I was surprised to see I had a recording of it. It seems to be an attractive, lyrical piece that could have been composed 25 years earlier. Not too memorable upon a first hearing but certainly a work I will enjoy listening to again. --Cypressdome 04:24, 6 May 2011 (UTC)


thanks- have downloaded them, will process them soon!! much appreciated- Eric 04:40, 10 May 2011 (UTC)


I found a work apparently by Gilchrist (published as by W.W. Gilchrist in 1897 by Presser), "Southern Lullaby", downloadable online. Before I post it, do you by any chance have its Schleifer # ? Thanks :) Eric 02:06, 12 May 2011 (UTC)

Schleifer 419, via Droid thanks to cut phone line. :( --Cypressdome 04:16, 12 May 2011 (UTC)

Sympathies and thanks, will upload very soon! Eric 14:15, 12 May 2011 (UTC)

Frédéric Chopin: Complete Works for the Piano

Hi, I was wondering if we should add the Friedheim volumes to this page. The Schirmer version of Mikuli's edition is listed on a single page along with the original Kistner issue. Since both Joseffy and Friedheim were issued by Schirmer and not by anyone else. I thought it might be more advantageous to have them both listed on a single edition page instead of creating a separate one for Friedheiim. I think the two series were both titled as "Complete Works for the Piano" and were issued at about the same time (just to make it all the more confusing for us). Carolus 02:13, 19 May 2011 (UTC)


thanks, I gave up on converting that one :) Eric 16:27, 22 May 2011 (UTC)

You're very welcome. Just posted his Lady Radnor's Suite. Hathi Trust has his Symphonic Fantasia 1912 but it's a miniature score which I don't think will convert very well. By the way I haven't forgotten the list above just gotten somewhat sidetracked. --Cypressdome 03:04, 23 May 2011 (UTC)

I wasn't worried, more - erm - what is the expression? ... boggled?... (in the most positive and appreciative of senses.) with or without a certain amount of help from processing software, that's been fast... Eric 03:25, 26 May 2011 (UTC)


ah. those three seem to have had an interesting history between their connections? with flutes and guitars as well as sheet music. thanks for setting up the pub page(s) - will also do some linking soon... :) (lots and lots and lots of pages to link, I think- really should have done that myself, one of those good-reason-to-create-one-of-these sorts of things. cheers! ) Eric 04:02, 28 May 2011 (UTC)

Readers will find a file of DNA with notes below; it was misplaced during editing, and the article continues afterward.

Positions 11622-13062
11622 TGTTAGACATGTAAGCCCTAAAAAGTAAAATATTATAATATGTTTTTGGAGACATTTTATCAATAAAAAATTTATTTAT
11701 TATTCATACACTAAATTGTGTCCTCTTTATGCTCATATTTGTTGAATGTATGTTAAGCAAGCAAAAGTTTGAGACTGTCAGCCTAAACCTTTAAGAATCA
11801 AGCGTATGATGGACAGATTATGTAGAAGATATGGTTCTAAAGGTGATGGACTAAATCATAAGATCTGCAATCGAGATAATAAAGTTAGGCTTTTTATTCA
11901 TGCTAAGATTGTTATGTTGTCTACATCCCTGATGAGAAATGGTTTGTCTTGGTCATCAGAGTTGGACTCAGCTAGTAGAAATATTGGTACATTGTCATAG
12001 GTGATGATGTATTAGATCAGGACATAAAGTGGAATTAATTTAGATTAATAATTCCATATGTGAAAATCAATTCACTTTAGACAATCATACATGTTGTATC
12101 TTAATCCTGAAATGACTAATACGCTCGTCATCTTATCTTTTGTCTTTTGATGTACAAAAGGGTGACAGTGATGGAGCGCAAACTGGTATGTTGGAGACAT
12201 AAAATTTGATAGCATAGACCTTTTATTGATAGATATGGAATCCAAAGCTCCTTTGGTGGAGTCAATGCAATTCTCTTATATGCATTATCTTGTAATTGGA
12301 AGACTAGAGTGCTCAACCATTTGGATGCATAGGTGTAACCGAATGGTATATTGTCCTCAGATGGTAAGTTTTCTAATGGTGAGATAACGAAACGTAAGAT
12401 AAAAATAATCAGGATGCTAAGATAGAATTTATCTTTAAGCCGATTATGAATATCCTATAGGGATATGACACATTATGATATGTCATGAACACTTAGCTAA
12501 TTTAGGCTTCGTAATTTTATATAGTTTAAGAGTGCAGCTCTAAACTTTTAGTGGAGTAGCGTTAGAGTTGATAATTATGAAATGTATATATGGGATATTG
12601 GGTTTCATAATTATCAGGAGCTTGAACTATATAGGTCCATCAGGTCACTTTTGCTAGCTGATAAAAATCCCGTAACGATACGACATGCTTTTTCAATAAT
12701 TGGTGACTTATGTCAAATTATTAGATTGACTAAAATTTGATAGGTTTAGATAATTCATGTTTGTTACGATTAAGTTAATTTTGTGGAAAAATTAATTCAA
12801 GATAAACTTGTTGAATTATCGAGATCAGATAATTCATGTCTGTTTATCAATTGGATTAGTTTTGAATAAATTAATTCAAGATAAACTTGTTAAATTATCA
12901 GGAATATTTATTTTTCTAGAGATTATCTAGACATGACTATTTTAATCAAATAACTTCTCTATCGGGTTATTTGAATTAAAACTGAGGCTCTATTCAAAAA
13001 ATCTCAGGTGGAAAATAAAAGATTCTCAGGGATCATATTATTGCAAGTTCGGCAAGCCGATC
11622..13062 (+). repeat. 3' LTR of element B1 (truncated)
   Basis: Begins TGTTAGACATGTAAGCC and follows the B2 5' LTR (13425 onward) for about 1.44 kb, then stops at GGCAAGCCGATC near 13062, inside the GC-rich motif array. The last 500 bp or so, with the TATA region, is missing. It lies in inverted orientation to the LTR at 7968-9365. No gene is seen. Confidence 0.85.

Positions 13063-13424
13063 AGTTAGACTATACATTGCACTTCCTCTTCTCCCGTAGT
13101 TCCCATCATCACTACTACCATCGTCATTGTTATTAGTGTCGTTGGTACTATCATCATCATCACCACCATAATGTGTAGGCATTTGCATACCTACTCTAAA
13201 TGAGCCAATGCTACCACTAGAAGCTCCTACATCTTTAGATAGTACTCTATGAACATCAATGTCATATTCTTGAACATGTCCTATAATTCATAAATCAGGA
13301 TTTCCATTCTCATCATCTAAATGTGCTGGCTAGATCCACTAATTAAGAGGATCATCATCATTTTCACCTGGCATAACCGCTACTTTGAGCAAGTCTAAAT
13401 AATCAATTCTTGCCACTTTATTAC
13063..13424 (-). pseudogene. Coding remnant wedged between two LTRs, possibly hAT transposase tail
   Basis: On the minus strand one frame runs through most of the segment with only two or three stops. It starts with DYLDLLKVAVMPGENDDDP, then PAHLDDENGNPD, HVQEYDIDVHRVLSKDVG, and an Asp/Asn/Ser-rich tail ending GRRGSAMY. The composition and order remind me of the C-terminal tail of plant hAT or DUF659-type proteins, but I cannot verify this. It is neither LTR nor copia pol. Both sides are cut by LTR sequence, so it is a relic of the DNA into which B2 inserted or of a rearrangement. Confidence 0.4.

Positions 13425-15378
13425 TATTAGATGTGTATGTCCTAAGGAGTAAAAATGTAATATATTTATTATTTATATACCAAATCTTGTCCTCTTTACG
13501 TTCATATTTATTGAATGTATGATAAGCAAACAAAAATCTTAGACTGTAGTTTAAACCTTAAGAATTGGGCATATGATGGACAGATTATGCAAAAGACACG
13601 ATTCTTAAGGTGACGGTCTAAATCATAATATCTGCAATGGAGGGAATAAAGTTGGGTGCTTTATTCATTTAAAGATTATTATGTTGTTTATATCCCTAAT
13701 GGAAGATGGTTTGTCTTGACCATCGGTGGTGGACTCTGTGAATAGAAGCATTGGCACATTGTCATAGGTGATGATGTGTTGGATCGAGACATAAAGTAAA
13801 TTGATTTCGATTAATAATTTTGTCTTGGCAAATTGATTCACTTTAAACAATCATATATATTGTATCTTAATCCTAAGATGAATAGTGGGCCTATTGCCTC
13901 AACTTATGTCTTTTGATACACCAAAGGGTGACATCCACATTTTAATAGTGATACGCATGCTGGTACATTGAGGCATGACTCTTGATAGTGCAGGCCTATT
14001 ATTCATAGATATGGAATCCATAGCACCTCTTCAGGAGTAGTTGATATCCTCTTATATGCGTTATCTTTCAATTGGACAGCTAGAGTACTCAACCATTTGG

Hopefully, I'll be adding William Hall & Son and William A. Pond & Co. over the next couple of days. Lots of Firth/Hall/Pond scores on LOC as you no doubt know. --Cypressdome 04:13, 28 May 2011 (UTC)

Indeed- I've uploaded one or two (maybe even scanned one in myself, i forget), so I know that having a centralized resource when there are so many is a good thing. good idea for some of us to sometime find some of the publishers we keep uploading many scores published by but thinking maybe we'll do something about... later! (the Sydney Smith archive and some others have definitely increased our proportion of scores by a few London publishers and also our ability to estimate well the date-plate correspondences there using, I think, information from British music periodicals where advertisements for the scores appeared soon after publication. Ashton & Parry I think is one. not a big publisher, but one we now have more representation of. One that turns up in HMB a -lot- - not sure how many we have of theirs yet, though a few at least - is Rozsavölgyi. & c. Also Challier, Carisch & Jänischen... :) Cheers ! having fun with scores by Anthony Heinrich, one of the much more idiosyncratic of the composers represented at LoC. Had heard a work of his on the radio - a programmatic piece, not a kind that usually interests me i think - but there's a lot of other sorts of things and a website that's creating a sort of Heinrich Edition with newly-edited works, orchestral works, etc. ... interesting... Eric 05:13, 28 May 2011 (UTC)

"by Charles Grube [sic]"

Charles H. Grube may well have been a different composer- those items in fact could probably be removed from the list. He may have been either Carl Heinrich Grube, a German organist (who perhaps spent some time in the US?) or someone else? His name is on Vassar's rolls as an instructor for the late 1880s/early 1890s, apparently (if it's the same person) and does show up on (well, not a lot, but more than I first thought, counting ones that LoC ascribed to Grobe) of scores- they might all be by Grobe after all, maybe wanting to diversify his publishers some (though one of them seems to have been published for the first time I think in 1880- after Grobe died?) and- well, it's a discussable case. Might end up merging Charles H. Grube into Charles Grobe if I'm mistaken, of course. Eric 00:41, 6 June 2011 (UTC)

It does seem really odd to have two people with the same first name and middle initial and with such unusually similar last names composing piano pieces at the same time in the US but I believe you are right that they aren't the same person. Looking at Grobe's list of compositions in 1848-9 his publishers were in Baltimore and Philadelphia while Grube's works appeared by Hall in NY. When Lee & Walker published works by Grobe they usually listed him on the cover as "Chas. Grobe" but on Shells of the Ocean they list "Charles Grube". It's a minor difference but seems to be consistent and how can you accidentally put in a 1/2" tall letter u instead of an o and not notice it and then compound the error on the first page of the score as well unless you're using a phony name and trying to cash in by having people confuse him (Grube) for a more in-demand composer/arranger (Grobe)? Lee & Walker had lost Grobe to Ditson during 1856. --Cypressdome 01:49, 6 June 2011 (UTC)